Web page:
Don't think this means you should immediately start to treat your tires with tons of silicone, there are still a lot of reasons it's not an ideal way to dress your tires, but don't believe the story that your choice of tire dressing is the ONLY source for the brown residue. Silicone and water based dressings can be used and the tire can still exhibit blooming... it's the tires surfaces and/or lack of heavy cleaning more than it is anything you've treated it with.
Removing the blooming is really a simple process - the use of a good degreasing agent, like Adam’s Tire & Rubber Cleaner, and a stiff bristle Tire brush should be more than enough to remove even the worst blooming within a few treatments. Be sure to rinse the tires extremely well with clean after each cleaning to remove any chemical buildup.
Once the brown residues are removed regular cleanings with Tire & Rubber Cleaner shouldn't need to be as aggressive, but if you notice the blooming returning just scrub well. Adam’s Tire & Rubber Cleaner is a citrus based degreasing solution that combines the power of an industrial strength degreaser with a user friendly citrus based cleaner. Adam’s Tire & Rubber Cleaner contains a unique blend of citrus solvents and surfactants to create a high sudsing formula and removes silicones, greases, wax build up, polymers, and any previously applied dressings to leave your tires looking like new. Adam’s Tire & Rubber Cleaner is an essential part of the first step in basic wash practices when cleaning your wheels and tires first before the remainder of the vehicle comes in contact with water. Adam’s Tire & Rubber Cleaner has set the standard for rubber, tire, and plastic trim cleaning products without using harsh ingredients that are harmful to you or the environment.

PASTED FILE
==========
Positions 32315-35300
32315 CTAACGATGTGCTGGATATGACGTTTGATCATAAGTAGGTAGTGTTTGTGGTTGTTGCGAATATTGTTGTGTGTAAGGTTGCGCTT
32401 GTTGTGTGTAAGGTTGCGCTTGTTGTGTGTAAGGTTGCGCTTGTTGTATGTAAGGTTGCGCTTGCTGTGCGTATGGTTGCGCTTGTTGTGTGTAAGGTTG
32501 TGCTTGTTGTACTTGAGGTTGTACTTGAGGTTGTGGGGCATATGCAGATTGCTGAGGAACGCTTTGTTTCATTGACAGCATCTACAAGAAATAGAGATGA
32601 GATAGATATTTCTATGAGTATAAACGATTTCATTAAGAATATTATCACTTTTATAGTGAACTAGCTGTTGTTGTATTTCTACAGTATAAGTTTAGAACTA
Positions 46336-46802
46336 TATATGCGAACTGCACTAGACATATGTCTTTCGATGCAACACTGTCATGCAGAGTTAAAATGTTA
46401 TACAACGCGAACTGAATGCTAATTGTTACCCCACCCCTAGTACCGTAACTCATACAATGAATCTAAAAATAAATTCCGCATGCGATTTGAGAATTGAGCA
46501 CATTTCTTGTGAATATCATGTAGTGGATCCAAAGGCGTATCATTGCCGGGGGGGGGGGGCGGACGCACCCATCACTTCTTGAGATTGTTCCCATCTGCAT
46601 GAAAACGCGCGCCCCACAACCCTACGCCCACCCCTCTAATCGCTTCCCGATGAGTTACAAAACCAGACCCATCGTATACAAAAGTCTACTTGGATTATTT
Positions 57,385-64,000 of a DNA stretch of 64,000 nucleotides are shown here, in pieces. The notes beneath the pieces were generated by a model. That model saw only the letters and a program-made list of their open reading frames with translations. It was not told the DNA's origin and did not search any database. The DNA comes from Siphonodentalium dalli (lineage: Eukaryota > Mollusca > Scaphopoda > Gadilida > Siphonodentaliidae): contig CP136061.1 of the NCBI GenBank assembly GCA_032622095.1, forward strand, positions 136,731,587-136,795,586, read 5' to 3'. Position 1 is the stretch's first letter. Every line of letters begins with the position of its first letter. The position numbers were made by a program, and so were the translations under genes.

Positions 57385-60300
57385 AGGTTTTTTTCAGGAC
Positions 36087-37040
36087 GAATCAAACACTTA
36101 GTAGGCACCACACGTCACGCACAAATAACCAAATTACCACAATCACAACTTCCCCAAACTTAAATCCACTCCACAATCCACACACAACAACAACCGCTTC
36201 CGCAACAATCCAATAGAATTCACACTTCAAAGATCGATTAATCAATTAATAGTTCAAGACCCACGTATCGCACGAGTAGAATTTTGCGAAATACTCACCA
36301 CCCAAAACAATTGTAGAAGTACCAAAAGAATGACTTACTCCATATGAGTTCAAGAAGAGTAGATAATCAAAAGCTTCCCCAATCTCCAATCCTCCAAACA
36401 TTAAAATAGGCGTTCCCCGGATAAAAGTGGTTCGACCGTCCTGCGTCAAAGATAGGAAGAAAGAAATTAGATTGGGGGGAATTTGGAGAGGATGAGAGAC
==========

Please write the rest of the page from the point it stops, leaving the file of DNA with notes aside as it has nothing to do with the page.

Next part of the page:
The application of a quality water based dressing like VRT or a dressing low in silicone content like Adam's Tire Shine will help slow the reappearance of blooming by providing a barrier between the tire surface and the environment.
Because antiozonants continue to work their way towards the outside of the tire even a car which sees very little use or doesn't have very dirty tires may experience tire blooming when eventually exposed to oxidizers due to lack of cleaning. As such it is recommended that even relatively clean tires be treated to a semi-regular scrubbing to remove the antiozonants from the outer layer of the tire sidewalls.
Each tire will have a different amount of blooming it is prone to. Some tires may bloom very slowly, while others will bloom almost before your very eyes. The amount of antiozonant and the way the tire is designed to push it to the surface will determine how fast or slow it happens. Regardless, one thing remains true - regular cleaning and dressing of your tires will prevent or at the very least minimize the appearance of brown on your tires.